It is time for another edition of “Random Samples”–I occasionally get samples from marketing agencies and/or producers, and these can often be grouped together into some sort of over-arching theme: Sauvignon Two Ways, Chardonnay Any Day, If It Doesn’t Sparkle, It Doesn’t Matter.
2017 Bacigalupi Vineyards Brillante Blanc de Noir, Russian River Valley, CA: Retail $72. 50% Pinot Noir, 50% Chardonnay. There is a lot to discuss here and I will start with “Bacigalupi” which has to be considered one of Sonoma County’s Grand Cru vineyards. Some of the best Russian River wines I have tried (particularly Chardonnays, it seems) have come from this vineyard. I think it is fairly safe to say that I have never heard of a sparkling wine that incorporates honey in the dosage (the sugar and wine that is added after disgorgement in order to achieve the desired tartness/sweetness). I am not sure what it adds here, but this is a particularly rich and layered wine. Plenty of fruit (wild strawberry and fresh cherry), a bit of minerality, and plenty of toasty, yeasty notes (three years on the lees). The palate is quite rich and nearly completely dry (3 g/l of honey added) with lovely fruit notes, a fervent sparkle, and a tartness that lingers for quite some time on the palate. Yowza. I thought I had U.S. sparkling wine pretty much figured out, but whoa, this is Outstanding. 94 Points.
2019 Latentia Winery Ca’ di Prata Prosecco Rosé Extra Dry Millesimato DOC, Italy: Retail $18. 86% Glera, 15% Pinot Noir. For me, the just is still out on rosé Prosecco–2019 is the first year that it was allowed and while there have been several fine wines I have tried (including this one), I am in a bit of wait and see as to how this all turns out. While labeled as an “Extra Dry” (which is sweeter than “Brut”–yeah, I know, confusing), this quite pale sparkler is quite delicious. I would have initially guessed “Brut” as this comes off fairly dry with subtle aromas of red fruit and yellow apple. Tart and on the road to refined, this by just about any measure is a fine sparkler and a decent value.
Very Good. 89 Points.
NV Latentia Winery Ca’ di Prata Valdobbiadene Prosecco Superiore Extra Dry: Retail $18. 85% Glera, 15% “Other Varieties.” so, I have mentioned more than I can count that when opting for Prosecco, the clear route is DOCG as these are the more serious wines from the region. Typically, as is the case here, they are not *that* much more expensive than the machined farmed DOC wines, but the upscale in quality is significant. Pale straw with a delicate bubble, this wine is more peach than apple, more hyacinth than acacia, more spicy than mineral. The palate is not “sweet” by any means, but it is certainly soft around the edges. And those edges? Yowza. Plenty of fruit paired with tangy acidity, both softened by that kiss of sugar. Fantastic. Excellent. 91 Points.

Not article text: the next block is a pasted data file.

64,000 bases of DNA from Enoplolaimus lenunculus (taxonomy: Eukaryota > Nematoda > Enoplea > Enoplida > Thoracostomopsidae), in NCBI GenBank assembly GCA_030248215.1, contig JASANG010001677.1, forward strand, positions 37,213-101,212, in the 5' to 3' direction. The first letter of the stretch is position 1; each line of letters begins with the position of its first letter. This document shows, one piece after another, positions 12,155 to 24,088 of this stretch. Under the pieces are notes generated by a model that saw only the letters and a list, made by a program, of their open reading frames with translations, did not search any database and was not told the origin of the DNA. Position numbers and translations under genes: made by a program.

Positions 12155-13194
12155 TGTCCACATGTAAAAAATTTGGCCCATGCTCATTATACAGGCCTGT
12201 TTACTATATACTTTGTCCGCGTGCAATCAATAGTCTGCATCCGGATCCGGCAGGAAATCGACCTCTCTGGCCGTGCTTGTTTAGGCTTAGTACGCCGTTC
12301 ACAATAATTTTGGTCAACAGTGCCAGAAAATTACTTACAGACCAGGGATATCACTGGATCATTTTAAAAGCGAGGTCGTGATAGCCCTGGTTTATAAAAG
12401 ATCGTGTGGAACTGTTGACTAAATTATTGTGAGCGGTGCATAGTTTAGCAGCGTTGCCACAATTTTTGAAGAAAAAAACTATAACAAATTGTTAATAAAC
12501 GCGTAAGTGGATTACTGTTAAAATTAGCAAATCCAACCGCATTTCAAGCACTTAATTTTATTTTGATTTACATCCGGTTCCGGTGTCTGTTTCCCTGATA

These next three wines come from a new producer in the Puget Sound appellation of Washington. Not only had I never had a wine from the region (and I am pretty sure I did not even know about the AVA), but it introduced me to Siegerrebe, a grape developed in Germany in the 1920s by crossing Madeleine Angevine and Gewürztraminer. It translates into English as “Victory Vine” due to its extremely high yields. Based on the two I tried, it makes a fabulous wine and Öömrang presents it in a beautiful bottle (although 75 bucks?).
2018 Öömrang Siegerrebe, Puget Sound, WA: Retail $75. Glass closure. 100% Siegerrebe. There is a ton to get to here. First, this is a new brand with no distribution, whatsoever. I am sure that will change, but I am not sure how quickly. Second, this is the first wine I have tried from the Puget Sound appellation in Washington state. In fact, I had no idea that the appellation even existed. Third, this wine is not cheap–the bottle is beautiful, the label is compelling, but $75 for a wine that most will have difficulty pronouncing? Fourth, this is the first Siegerrebe I have ever tried and, well, I really like it. Quite tropical with guava, kiwi, a touch of Gewürz florally (one of this hybrid’s parents), and even some grapefruit on the nose. It is also a bit savory, with decided mineral notes, and a slight hint of celery seed. Lovely. The palate is quite austere, tart, with subtle fruit but also swagger. This was purchased fruit (starting in 2019 it is all estate)–who knew there was a bunch of Siegerrebe in Puget Sound? I know I will be searching out more. Excellent. 91 Points.
2019 Öömrang Siegerrebe, Puget Sound, WA: Retail $75. Glass closure. 100% Siegerrebe. Beautiful bottle. This is now, officially, my second Siegerrebe, the first being the 2018 from Öömrang. This wine, however, represents the first year of estate fruit and it is quite different from the 2018. First, it is a shade or two darker in the bottle and glass and while it is still quite tropical, there are also tree fruit notes (pear and peach). Equally austere as the 2018, but this is somehow richer, with more body and heft. Still tart, fruity, and layered, this is clearly the best Siegerrebe I have ever tasted (I have tasted two). Bravo. Outstanding. 93 Points.
2019 Öömrang Müller-Thurgau, Puget Sound, WA: Retail $75. Under glass stopper. 100% Müller-Thurgau. This is now the third wine that I have tried from this relatively new producer on Puget Sound and all three have been impressive. This Müller-Thurgau is quite tart, even a bit overly so–the acidity is off the charts. Tons of citrus on the nose as well as the palate, with touches of minerality and a slight green, vegetal aspect that is compelling. I do not drink a ton of Müller-Thurgau, and while there are a host of positive attributes here, it might just be a tad too tart. (I never thought I would say that. Ever.) Very Good. 89 Points.